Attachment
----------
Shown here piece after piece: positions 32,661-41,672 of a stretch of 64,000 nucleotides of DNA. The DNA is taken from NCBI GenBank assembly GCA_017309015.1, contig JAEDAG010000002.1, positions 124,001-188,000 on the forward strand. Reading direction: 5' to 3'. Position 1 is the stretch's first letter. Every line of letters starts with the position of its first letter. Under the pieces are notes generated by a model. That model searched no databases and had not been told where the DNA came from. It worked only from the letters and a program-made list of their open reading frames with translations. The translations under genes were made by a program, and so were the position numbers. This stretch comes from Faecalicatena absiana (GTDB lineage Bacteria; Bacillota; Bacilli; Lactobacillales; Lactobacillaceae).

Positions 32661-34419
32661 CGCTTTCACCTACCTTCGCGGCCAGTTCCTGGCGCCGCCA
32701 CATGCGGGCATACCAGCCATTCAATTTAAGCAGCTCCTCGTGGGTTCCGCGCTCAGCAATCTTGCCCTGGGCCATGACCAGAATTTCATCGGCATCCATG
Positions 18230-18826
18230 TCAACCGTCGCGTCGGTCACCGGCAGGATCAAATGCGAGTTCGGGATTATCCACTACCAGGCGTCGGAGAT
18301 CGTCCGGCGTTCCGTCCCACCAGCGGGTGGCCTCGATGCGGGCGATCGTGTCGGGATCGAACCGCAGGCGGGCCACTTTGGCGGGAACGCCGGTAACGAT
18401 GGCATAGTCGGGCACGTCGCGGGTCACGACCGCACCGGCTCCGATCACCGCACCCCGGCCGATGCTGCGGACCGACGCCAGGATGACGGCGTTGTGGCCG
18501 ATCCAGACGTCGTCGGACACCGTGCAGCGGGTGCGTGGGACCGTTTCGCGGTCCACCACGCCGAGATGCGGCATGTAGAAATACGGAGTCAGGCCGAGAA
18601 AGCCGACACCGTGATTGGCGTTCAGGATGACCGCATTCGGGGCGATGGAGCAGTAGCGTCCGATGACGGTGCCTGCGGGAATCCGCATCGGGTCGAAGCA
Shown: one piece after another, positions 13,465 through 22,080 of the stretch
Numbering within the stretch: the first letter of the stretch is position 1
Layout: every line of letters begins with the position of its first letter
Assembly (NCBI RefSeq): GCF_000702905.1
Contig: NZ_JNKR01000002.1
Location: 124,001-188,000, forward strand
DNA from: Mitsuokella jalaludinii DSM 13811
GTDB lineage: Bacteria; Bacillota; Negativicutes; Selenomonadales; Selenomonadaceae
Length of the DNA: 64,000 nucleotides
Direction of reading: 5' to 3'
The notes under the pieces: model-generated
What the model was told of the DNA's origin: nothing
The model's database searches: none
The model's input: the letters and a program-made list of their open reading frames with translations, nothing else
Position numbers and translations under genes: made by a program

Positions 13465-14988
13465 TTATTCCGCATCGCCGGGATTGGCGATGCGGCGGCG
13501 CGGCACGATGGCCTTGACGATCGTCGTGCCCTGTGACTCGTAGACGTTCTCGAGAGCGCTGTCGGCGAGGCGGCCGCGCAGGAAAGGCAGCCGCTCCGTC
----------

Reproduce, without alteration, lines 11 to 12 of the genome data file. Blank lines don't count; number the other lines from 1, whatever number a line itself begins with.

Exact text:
Shown: one piece after another, positions 13,465 through 22,080 of the stretch
Numbering within the stretch: the first letter of the stretch is position 1